Nobody is going to drag a young — or older — woman kicking and screaming into a gynecologist’s office and force her to take pills or injections or put anything into another orifice.
People are complaining that the President did not consult with people like Catholic religious groups. The Republicans especially do not like this. This is not surprising as they do not seem to like anything President Obama does — include breathe.
The Republicans — well, their opposition is supported by the part of the nation that seems to have chosen to “stupid up” its politics –left and right, liberal and conservative, yes and no. Read more on Contraception and Birth Control…
I never paid a great deal of attention to politics, until I realized that health care had become politics.
I may be the last of a generation that learned, in medical school in France, that the responsibility of a doctor was to keep a record of cash transactions, something best done in a bound notebook with no pages ripped out, and only a single line to cross out errors, so that integrity would not be questioned.
The same year I entered medical school, President Richard Nixon signed the Health Maintenance Organization Act of 1973.
Wealthy industrialist Henry J. Kaiser, billionaire shipbuilder, and steel and aluminum magnate (as well as staunch Republican and major contributor to the Nixon campaign) was the first person to establish a “for-profit” hospital. Read more on Don’t Tell Me You Think Insurance Will Actually HELP…
Why would a pharmaceutical manufacturer want to change a drug from prescription to over the counter (OTC)?
Well, one thing I’ve learned in my lifetime is – When the Question is “WHY?” then the answer is “MONEY.”
Oh, sure – in our economically-ignorant country, many people think – “Whee! I can buy any drug I want without spending money on a doctor’s appointment and without having to get a prescription! ”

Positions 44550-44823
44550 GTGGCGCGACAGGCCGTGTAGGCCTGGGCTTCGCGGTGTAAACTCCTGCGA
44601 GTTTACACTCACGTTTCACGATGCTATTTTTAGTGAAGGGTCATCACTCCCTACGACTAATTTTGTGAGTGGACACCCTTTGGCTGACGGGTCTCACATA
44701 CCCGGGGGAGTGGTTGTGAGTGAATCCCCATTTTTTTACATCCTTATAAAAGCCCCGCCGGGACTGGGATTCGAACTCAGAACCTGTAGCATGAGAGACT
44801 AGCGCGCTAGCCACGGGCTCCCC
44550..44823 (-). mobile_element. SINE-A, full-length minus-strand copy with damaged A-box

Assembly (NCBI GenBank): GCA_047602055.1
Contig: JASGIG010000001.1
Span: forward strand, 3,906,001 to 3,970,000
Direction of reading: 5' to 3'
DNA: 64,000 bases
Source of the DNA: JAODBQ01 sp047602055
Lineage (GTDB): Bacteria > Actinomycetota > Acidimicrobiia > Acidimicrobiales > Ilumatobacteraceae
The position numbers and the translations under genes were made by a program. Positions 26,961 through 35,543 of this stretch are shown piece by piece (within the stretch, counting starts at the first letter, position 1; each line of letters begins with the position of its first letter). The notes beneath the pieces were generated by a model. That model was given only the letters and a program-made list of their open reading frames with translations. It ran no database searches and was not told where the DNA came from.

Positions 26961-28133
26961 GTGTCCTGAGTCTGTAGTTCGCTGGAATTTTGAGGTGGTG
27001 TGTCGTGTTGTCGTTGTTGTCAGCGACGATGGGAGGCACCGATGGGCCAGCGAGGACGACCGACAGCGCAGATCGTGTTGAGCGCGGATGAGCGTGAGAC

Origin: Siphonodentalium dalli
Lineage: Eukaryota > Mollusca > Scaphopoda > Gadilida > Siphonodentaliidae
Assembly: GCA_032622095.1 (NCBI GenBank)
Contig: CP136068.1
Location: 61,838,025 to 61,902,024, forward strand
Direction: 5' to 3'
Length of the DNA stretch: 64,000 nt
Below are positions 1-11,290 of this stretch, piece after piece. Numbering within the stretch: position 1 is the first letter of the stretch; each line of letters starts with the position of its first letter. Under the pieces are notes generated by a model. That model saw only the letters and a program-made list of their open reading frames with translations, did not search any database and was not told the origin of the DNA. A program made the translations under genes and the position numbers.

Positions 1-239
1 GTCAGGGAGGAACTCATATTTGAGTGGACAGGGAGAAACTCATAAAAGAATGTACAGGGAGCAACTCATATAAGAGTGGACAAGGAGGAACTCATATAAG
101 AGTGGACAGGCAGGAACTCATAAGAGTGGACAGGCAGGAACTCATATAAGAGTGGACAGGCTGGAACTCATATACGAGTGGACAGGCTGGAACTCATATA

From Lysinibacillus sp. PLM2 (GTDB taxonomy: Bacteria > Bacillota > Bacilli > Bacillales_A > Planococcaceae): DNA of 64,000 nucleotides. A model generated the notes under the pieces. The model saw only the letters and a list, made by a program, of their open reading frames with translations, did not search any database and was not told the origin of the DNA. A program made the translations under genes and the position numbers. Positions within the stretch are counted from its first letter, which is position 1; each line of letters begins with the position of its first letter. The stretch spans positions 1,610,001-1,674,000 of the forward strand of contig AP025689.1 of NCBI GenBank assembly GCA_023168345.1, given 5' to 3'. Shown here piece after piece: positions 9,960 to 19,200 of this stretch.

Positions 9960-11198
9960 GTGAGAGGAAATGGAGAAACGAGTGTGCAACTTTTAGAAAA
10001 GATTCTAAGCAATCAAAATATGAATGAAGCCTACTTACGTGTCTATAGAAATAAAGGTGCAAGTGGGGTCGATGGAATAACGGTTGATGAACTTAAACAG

These people are prime candidates for the Darwin Awards.
Yes, believe it or not, the “RX to OTC Switch” can actually HURT patients.
Drug patents expire relatively quickly, competitors are waiting at the gates with generic equivalents, and when a drug becomes OTC, there is a chance that insurance does not cover it.
This makes insurance companies and government programs (Medicare, Medicaid/Medi-Cal, etc.) very happy. They are so strapped for cash that even paying for a cheaper generic is a strain on the budget. When this kind of money is involved, you can bet that lobbyists are pressuring the government to ease their restrictions so that drugs once considered risky enough to warrant a prescription so that not just anybody can have access will be available to anyone who can walk into a drug store or click on a shopping cart on the web.
Patients will have to pay for OTC meds in cash money and doctors usually do not bother prescribing an equivalent drug. If they do not already know of an equivalent, they will probably — and generally do — just tell a patient to go buy it over the counter.
A patient who cannot afford the drug will go off it.
OK – so what’s the big deal if a cold medicine, allergy remedy or hair-restoring pill is no longer a prescription drug?
He had tried to hang himself, and had managed to break some veins, maybe fracture a little cartilage, by the time his wife discovered him. It had been touch and go, I suppose, and a long time in the intensive care unit, but he had truly cheated death.
This 55-year old highly-credentialed university professor didn’t look the part of a depraved rapist — little or no hair, red-faced, bashful, perhaps — but that very accusation caused him such despair that he tried to take his own life.
A student had accused him of this horrible “impropriety.“
Obviously, these charges of sexual misconduct shamed him severely. He maintained that the charge had been trumped up. The woman who had accused him had indeed some kind of a psychiatric history.
It is not uncommon for women to make this sort of accusation.
I cannot help but think of the E.M. Forster novel “A Passage to India” which draws as accurate a psychological picture as anyone could of the sort of young woman who could make such an accusation.
Strangely enough, I could find essentially nothing about this as part of the psychological literature. I did find a lawyer who had started a blog online, and said that this was a very large and essentially ignored problem. Read more on False Rape Accusations — Who’s The Victim?…